Which finally brings me to these Red Velvet Cupcakes from the Hummingbird Bakery Cookbook. One of the reasons I stuck with Martha Stewart’s Red Velvet for so long is because it’s one of the recipes that uses oil instead of butter. I had heard somewhere on television that the key to a moist red velvet cake is to use oil instead of butter, so I’ve been sticking to oil as my fat of choice. But I came across these from Joy the Baker (I’m a huge fan), and this is her token Red Velvet recipe, so I definitely had to try it and I’m so glad I did! I tucked it in the back of my mind and said I’d make it the next time a red velvet lover’s birthday comes around. Here they are naked:
And guess what, these are moist, without being oily. I am not a fan of oily, how unattractive. Anyway, this scored big time! These were scarfed down by the birthday boy and others as they stayed up all night a couple weeks ago to watch Korea beat Greece in the World Cup. For the frosting, I made a Cinnamon Cream Cheese Frosting that has become my favorite for red velvet–the cinnamon flavor adds a warm flavor to the frosting, while the cream cheese still stays tangy without being super sweet. A chocolate bar was grated on top, and I was done! I got tons of raves (yessss)!
I so want to eat one right now. Go red!
8 Tablespoons unsalted butter, at room temperature
1 1/2 cup sugar
5 Tablespoons unsweetened cocoa powder
4 Tablespoons red food coloring mixed with 2 Tablespoons water
1 teaspoon vanilla extract
1 cup buttermilk
2 1/4 cups all-purpose flour
1 teaspoon salt
1 teaspoon baking soda
3 teaspoons distilled white vinegar
Preheat oven to 350F. Grease and flour two 8-inch or 9-inch round cake pans, or line cupcake pans.
In the bowl of a stand mixer fit with a paddle attachment, cream the butter and sugar until light and fluffy, about three minutes. Turn mixer to high and add the eggs. Scrape down the bowl and beat until well incorporated.
In a separate bowl, mix together cocoa, vanilla and red food coloring to make a thick paste. Add to the batter, mixing thoroughly until completely combined. You may need to stop the mixer to scrape the bottom of the bowl, making sure that all the batter gets color.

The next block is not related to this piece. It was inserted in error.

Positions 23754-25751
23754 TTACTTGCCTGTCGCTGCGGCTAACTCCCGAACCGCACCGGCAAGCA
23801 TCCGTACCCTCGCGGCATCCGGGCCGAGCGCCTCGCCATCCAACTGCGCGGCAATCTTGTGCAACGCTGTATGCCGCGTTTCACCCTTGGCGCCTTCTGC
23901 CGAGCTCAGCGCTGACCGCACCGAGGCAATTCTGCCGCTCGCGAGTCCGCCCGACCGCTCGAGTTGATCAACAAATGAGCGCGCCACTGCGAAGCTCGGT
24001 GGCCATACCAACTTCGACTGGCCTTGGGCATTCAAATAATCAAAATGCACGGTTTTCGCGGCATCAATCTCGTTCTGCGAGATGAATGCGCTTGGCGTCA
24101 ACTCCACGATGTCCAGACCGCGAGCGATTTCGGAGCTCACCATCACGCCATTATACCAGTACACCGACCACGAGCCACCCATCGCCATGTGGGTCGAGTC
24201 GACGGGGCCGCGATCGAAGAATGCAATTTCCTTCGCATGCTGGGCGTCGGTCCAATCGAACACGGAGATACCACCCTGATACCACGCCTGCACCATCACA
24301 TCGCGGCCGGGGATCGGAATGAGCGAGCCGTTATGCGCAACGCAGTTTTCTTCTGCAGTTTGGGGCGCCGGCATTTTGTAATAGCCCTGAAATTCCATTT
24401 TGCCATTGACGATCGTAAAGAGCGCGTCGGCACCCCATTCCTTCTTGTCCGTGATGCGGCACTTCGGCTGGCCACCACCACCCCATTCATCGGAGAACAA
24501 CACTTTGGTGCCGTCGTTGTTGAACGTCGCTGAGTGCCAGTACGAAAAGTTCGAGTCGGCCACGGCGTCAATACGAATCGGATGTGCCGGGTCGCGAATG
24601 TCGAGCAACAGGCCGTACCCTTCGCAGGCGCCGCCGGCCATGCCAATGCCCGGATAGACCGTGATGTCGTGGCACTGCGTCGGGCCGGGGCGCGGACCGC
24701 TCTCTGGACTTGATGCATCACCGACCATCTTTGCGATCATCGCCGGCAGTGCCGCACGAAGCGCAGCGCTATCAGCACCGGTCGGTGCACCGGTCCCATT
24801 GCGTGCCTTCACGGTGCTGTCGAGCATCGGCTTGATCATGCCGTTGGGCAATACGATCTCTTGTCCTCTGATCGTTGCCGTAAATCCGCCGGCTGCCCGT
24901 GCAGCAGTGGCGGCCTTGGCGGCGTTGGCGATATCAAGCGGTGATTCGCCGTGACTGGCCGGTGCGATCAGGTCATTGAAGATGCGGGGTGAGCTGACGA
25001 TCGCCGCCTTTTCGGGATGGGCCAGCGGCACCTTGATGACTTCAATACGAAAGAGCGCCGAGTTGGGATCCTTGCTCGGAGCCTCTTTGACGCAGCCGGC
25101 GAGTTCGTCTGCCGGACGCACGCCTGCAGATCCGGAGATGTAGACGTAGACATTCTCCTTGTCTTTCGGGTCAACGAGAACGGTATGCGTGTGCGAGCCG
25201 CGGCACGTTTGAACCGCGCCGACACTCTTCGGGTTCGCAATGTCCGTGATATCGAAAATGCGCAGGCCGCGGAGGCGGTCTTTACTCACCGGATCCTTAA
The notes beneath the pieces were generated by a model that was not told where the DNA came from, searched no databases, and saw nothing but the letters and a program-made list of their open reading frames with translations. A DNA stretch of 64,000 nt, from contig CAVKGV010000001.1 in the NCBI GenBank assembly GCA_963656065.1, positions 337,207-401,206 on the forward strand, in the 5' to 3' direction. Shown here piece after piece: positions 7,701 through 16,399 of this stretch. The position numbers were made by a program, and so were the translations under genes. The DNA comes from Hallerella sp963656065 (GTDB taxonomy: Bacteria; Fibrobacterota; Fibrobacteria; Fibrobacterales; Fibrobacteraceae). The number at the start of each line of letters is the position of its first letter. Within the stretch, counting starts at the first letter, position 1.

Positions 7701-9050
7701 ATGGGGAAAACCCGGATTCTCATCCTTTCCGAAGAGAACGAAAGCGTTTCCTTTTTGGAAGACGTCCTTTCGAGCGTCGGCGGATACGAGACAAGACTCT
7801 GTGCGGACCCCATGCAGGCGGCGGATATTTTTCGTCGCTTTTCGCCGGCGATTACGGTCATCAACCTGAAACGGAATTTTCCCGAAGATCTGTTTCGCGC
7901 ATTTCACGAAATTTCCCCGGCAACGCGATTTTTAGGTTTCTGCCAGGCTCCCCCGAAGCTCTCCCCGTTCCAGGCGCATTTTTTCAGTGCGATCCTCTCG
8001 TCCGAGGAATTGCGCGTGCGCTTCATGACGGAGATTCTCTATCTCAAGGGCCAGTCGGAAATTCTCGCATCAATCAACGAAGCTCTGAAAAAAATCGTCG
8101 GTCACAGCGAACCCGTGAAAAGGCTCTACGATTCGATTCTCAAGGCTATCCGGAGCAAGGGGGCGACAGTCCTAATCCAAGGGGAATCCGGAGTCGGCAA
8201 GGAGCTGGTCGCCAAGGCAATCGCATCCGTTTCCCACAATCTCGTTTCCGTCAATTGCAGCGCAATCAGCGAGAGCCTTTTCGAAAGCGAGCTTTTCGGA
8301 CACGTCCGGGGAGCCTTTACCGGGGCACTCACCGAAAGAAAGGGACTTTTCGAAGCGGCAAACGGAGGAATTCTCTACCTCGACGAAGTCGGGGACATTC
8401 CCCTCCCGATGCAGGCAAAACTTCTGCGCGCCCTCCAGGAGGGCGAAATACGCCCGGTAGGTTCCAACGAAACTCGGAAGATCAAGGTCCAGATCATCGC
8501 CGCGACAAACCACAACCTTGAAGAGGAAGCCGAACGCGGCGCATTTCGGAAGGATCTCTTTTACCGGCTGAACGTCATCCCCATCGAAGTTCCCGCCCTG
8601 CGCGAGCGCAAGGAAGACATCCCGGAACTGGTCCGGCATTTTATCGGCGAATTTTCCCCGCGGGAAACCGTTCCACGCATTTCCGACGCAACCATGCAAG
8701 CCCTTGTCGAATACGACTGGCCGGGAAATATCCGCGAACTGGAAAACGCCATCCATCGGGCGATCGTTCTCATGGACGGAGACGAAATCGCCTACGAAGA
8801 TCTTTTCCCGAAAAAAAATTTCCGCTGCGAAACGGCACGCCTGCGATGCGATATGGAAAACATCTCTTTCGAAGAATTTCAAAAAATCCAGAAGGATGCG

Turn mixer to low and slowly add half of the buttermilk. Add half of the flour and salt and mix until combined. Scrape the bowl and repeat the process with the remaining milk and flour. Beat on high until smooth.
Turn mixer to low and add baking soda and white vinegar. Turn to high and beat a few more minutes.
Spoon batter into prepared cake pans and bake for 25-35 minutes or until a skewer inserted into the center comes out clean. For cupcakes, bake at 325 F for 20-25 minutes until toothpick inserted into center comes out clean.
Let rest in the pan for 20 minutes, then invert onto a cooling rack to cool completely before frosting.
Cinnamon Cream Cheese Frosting
Adapted from my usual cream cheese frosting, but with cinnamon!
2 blocks cream cheese (two 8oz packages), at room temperature
1/2 cup (1 stick, 8 Tbsp) unsalted butter, at room temperature
1 teaspoon ground cinnamon
2-3 cups powdered confectioners’ sugar, sifted
Beat the cream cheese in a mixer until smooth, with the paddle attachment. Add in the butter and beat until smooth. Add in cinnamon (my estimate is about a teaspoon, it might be more. I kept on adding and adding until I liked the flavor, so you might want to just sprinkle it in slowly at first and taste test). Add in the sugar 1 cup at a time, until desired sweetness, and beat until smooth.